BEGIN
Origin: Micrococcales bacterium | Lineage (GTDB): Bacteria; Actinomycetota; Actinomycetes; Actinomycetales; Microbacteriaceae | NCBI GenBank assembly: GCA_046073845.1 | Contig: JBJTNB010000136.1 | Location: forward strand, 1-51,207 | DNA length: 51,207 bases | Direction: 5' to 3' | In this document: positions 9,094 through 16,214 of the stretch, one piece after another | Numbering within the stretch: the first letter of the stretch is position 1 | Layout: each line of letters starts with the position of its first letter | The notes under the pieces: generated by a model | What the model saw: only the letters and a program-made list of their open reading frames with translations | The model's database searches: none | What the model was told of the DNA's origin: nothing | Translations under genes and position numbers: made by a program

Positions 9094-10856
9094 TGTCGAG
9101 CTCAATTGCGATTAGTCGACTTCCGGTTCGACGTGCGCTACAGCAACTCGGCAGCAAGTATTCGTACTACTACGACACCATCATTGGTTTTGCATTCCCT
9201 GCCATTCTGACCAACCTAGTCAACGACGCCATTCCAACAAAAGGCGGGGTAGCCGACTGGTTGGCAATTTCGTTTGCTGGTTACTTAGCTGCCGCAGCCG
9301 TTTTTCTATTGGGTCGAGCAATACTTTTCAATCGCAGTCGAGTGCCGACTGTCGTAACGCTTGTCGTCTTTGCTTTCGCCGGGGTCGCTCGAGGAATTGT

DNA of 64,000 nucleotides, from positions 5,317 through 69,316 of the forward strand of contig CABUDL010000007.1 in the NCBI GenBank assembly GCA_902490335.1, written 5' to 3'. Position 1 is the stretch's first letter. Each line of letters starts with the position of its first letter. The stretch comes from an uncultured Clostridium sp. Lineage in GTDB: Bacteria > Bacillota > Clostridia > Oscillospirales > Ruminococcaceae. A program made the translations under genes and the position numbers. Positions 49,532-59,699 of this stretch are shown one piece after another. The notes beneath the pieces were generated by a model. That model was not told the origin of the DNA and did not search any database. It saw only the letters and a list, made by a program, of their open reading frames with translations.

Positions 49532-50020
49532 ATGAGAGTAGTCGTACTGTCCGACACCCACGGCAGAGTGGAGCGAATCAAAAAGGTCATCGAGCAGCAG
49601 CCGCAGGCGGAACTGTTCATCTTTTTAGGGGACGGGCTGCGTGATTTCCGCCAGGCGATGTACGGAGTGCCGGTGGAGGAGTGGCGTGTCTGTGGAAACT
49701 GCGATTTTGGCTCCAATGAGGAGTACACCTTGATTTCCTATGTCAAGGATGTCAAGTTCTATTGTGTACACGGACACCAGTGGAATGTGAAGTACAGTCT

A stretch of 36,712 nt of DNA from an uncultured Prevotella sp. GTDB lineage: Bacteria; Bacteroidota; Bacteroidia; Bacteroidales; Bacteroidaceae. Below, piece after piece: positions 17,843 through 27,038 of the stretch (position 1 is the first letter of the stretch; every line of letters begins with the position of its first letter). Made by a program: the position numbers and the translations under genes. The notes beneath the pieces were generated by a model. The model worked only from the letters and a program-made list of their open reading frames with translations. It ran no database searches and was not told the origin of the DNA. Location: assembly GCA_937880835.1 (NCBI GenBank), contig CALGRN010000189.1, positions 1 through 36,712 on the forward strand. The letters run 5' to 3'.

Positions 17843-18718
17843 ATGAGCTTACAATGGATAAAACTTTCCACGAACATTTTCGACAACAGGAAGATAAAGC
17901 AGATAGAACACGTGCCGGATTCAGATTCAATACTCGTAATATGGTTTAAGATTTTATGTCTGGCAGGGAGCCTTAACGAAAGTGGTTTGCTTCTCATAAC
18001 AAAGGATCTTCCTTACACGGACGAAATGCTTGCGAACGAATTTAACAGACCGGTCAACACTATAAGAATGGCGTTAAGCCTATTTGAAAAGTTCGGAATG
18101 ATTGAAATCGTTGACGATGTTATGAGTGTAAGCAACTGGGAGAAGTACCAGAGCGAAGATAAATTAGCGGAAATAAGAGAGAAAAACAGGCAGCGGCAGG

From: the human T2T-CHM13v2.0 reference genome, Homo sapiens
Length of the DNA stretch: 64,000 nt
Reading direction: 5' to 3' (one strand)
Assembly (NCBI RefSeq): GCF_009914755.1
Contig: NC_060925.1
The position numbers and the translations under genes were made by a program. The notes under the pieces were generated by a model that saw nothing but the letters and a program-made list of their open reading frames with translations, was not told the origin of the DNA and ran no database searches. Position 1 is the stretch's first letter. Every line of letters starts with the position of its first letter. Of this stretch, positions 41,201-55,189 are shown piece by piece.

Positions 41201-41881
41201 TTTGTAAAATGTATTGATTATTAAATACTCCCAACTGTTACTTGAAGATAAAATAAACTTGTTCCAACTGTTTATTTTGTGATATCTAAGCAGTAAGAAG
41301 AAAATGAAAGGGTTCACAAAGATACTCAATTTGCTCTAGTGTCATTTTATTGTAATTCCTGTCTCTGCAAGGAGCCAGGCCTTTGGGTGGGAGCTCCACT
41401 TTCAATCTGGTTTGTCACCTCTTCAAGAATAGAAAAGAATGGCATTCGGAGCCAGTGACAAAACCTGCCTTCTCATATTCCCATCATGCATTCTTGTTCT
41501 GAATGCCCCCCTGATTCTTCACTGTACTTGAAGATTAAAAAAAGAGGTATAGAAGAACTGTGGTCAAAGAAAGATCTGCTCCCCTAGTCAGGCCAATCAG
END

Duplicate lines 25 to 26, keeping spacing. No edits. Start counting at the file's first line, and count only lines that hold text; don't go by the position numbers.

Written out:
41201 TTTGTAAAATGTATTGATTATTAAATACTCCCAACTGTTACTTGAAGATAAAATAAACTTGTTCCAACTGTTTATTTTGTGATATCTAAGCAGTAAGAAG
41301 AAAATGAAAGGGTTCACAAAGATACTCAATTTGCTCTAGTGTCATTTTATTGTAATTCCTGTCTCTGCAAGGAGCCAGGCCTTTGGGTGGGAGCTCCACT